Some individuals, even if they are willing to assume personal risk, are not willing to have risk imposed on them or their family. This issue will emerge as an important question in the coming months as businesses begin to reopen and schools and colleges consider whether and how to open and resume classes in the fall. Some businesses may continue work-from-home arrangements, whereas other businesses may require that their employees return to the workplace. For some businesses, employees cannot work from home, and many businesses will implement changes that will reduce the likelihood of employees being exposed to and acquiring SARS-CoV-2 infection, but the risk will never be zero. The question of risk is even more complicated for schools.16 Even though schools can make various changes, the risk of exposure to SARS-CoV-2 to students, their families, and teachers will never be zero. Most families and most teachers will likely be willing to assume some risk, but others may not, leading to substantial logistical complexities and potential legal challenges.
Another debate involving assumed vs imposed risk is likely to emerge in the US about mandatory vaccination. Many experts agree that preventive and therapeutic treatments, including measures such as physical distancing and wearing of masks or therapies such as monoclonal antibodies, are only a bridge to the ultimate goal—an effective vaccine. Vaccines against non-COVID diseases are overwhelmingly safe, and it will be incumbent that federal agencies ensure that any new vaccine against SARS-CoV-2 is safe, and the potential adverse effects are well-defined. It is possible that many people who are willing to assume individual risk will not want the risk of vaccination to be imposed on them. How to reconcile this tension between individual rights and privileges vs the common good is unclear.
For the foreseeable future, the risk of acquiring SARS-CoV-2 may decrease but will persist. Professional sports teams could quarantine their athletes in isolated hotels, conduct events in venues without fans, and adopt new rules; colleges could create individual dorm rooms, test students twice per week, and end classes before Thanksgiving; businesses could ensure appropriate work spaces, require employees to wear masks, and insist that workers who are ill stay home; but none of these mandates can ensure zero risk of disease exposure and transmission—it simply is not possible. Every discussion about return to school, college, work, or other activities must start with the acknowledgment of this fact, and individuals need to be mindful that everyday life has risks. For instance, each year in the US, there are approximately 35 000 motor vehicle–related deaths, 40 000 individuals die from firearms, and hundreds of thousands of deaths are attributable to smoking cigarettes.17,18 Admittedly, most individuals perceive they have some control over how they drive a car, are exposed to firearms or smoking, whereas being exposed to COVID-19 seems more random and less controllable. Yet in 2018-2019, the US Centers for Disease Control and Prevention (CDC) estimated that approximately 500 000 hospitalizations and 34 000 deaths were associated with influenza,19 but this recurrent morbidity and mortality had almost no effect on normal activities.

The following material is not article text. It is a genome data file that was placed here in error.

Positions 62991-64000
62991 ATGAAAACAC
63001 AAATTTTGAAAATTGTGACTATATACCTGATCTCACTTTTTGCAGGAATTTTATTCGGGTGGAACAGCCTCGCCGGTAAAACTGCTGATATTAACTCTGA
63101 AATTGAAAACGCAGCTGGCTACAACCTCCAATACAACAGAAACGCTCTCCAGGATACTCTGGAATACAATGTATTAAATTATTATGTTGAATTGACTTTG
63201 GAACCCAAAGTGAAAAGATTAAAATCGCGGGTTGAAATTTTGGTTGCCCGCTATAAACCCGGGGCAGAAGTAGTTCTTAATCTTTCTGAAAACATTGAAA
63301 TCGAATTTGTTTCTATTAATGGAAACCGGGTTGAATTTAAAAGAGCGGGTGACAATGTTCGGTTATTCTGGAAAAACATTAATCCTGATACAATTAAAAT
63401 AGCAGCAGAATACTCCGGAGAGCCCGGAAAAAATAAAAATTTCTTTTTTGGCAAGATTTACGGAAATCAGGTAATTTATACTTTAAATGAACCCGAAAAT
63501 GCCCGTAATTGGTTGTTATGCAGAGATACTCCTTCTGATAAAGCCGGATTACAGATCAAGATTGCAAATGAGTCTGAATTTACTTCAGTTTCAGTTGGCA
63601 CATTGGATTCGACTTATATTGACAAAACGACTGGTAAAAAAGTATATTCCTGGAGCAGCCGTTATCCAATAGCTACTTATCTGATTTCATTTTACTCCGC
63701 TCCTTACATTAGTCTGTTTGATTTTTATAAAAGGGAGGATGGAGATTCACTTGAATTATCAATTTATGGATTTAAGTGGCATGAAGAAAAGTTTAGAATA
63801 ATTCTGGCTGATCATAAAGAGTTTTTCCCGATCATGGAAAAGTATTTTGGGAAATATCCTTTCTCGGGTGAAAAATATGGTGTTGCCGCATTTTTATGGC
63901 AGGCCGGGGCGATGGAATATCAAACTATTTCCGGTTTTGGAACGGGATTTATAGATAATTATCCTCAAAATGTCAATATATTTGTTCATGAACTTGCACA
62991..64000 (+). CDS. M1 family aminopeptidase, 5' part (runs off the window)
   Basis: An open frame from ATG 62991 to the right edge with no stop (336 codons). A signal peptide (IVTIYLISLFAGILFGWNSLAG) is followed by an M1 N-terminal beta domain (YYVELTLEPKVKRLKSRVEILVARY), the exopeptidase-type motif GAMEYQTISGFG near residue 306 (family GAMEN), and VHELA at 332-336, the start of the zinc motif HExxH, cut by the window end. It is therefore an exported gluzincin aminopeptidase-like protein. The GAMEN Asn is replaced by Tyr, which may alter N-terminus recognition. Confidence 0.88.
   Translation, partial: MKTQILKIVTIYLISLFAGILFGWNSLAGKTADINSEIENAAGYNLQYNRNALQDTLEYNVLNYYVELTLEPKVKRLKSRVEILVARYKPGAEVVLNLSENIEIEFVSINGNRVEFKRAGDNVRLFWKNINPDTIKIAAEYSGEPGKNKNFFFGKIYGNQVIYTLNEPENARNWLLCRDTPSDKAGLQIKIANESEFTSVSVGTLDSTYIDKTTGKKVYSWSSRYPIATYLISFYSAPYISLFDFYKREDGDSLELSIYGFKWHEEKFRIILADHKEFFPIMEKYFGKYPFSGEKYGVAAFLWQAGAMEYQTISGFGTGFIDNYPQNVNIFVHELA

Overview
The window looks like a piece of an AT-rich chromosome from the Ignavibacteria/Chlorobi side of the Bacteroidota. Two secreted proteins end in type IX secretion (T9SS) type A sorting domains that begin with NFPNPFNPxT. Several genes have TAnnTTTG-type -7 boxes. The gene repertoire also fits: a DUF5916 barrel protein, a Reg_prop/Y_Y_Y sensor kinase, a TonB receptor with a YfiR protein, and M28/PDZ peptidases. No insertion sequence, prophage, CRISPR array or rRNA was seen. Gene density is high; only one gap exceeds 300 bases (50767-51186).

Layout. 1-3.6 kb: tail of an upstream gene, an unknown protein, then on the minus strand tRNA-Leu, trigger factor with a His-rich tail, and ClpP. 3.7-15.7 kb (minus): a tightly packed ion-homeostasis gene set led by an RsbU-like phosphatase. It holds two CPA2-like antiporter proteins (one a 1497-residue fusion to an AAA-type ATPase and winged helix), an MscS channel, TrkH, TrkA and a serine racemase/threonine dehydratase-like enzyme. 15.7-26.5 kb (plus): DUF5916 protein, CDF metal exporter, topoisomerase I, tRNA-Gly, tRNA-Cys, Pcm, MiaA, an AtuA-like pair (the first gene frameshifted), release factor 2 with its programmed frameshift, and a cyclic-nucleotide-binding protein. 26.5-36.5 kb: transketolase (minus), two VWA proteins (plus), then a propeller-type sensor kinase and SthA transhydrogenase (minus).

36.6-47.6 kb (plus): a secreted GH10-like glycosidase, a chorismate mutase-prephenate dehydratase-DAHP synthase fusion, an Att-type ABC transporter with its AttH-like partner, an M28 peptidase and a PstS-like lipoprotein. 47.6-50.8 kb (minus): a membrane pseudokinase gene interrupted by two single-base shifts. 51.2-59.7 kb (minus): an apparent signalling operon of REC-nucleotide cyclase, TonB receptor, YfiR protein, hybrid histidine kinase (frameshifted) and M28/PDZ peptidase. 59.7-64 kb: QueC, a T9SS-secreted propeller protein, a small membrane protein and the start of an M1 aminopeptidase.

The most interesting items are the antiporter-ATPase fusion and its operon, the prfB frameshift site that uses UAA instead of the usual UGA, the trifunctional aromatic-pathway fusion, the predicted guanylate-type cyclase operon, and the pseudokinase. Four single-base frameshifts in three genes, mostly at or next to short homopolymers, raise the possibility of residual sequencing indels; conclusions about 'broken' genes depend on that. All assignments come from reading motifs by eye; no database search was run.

In the era of the COVID-19 pandemic, there is a greater discussion to be had—and it is far more difficult. What is the risk to individuals, families, and society with such a radical change in everyday behaviors and activities? How does society balance the risk of COVID-19–related death or serious disease with the short-term and long-term consequences of nearly 40 million people being unemployed; 55 million children home from school; and millions of families, friends, and colleagues kept apart without the ability to touch, feel, laugh, or cry with one another. Is there a way to protect the most vulnerable, or at least reduce their risk of disease, without a total disruption of everyday life? Is there a way to make patients feel safe enough to return to health care facilities for care? What will be necessary for people to feel safe enough to return to work? There are answers to some of these questions, and the CDC and others have offered substantial guidance for many of these issues.20,21
However, without more direct, definitive, and evidence-based guidance from the appropriate federal agencies, primarily officials from the CDC, the National Institutes of Health, and the US Food and Drug Administration, individual states will be left to chart a course forward, and this is likely to create additional uncertainty and political discord. Perhaps most important, rigorous scientific evidence and epidemiological assessments must serve as the basis for objective discussion, fact-based decisions, and optimal determination of the best path forward for individuals and for society.
For the foreseeable future, the risk of acquiring COVID-19 will never be zero. Grappling with and balancing risk, personal choice, and freedoms against individual responsibility and the common good must be part of the discussion of how each person as well as how towns, cities, and countries decide to return to work, school, play, and other activities.
Corresponding Author: Howard Bauchner, MD, JAMA, 330 N Wabash Ave, Chicago, IL 60611 (firstname.lastname@example.org).
Published Online: June 4, 2020. doi:10.1001/jama.2020.10242
Conflict of Interest Disclosures: None reported.
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Bauchner H, Fontanarosa P. Thinking of Risk in the Era of COVID-19. JAMA. Published online June 04, 2020. doi:10.1001/jama.2020.10242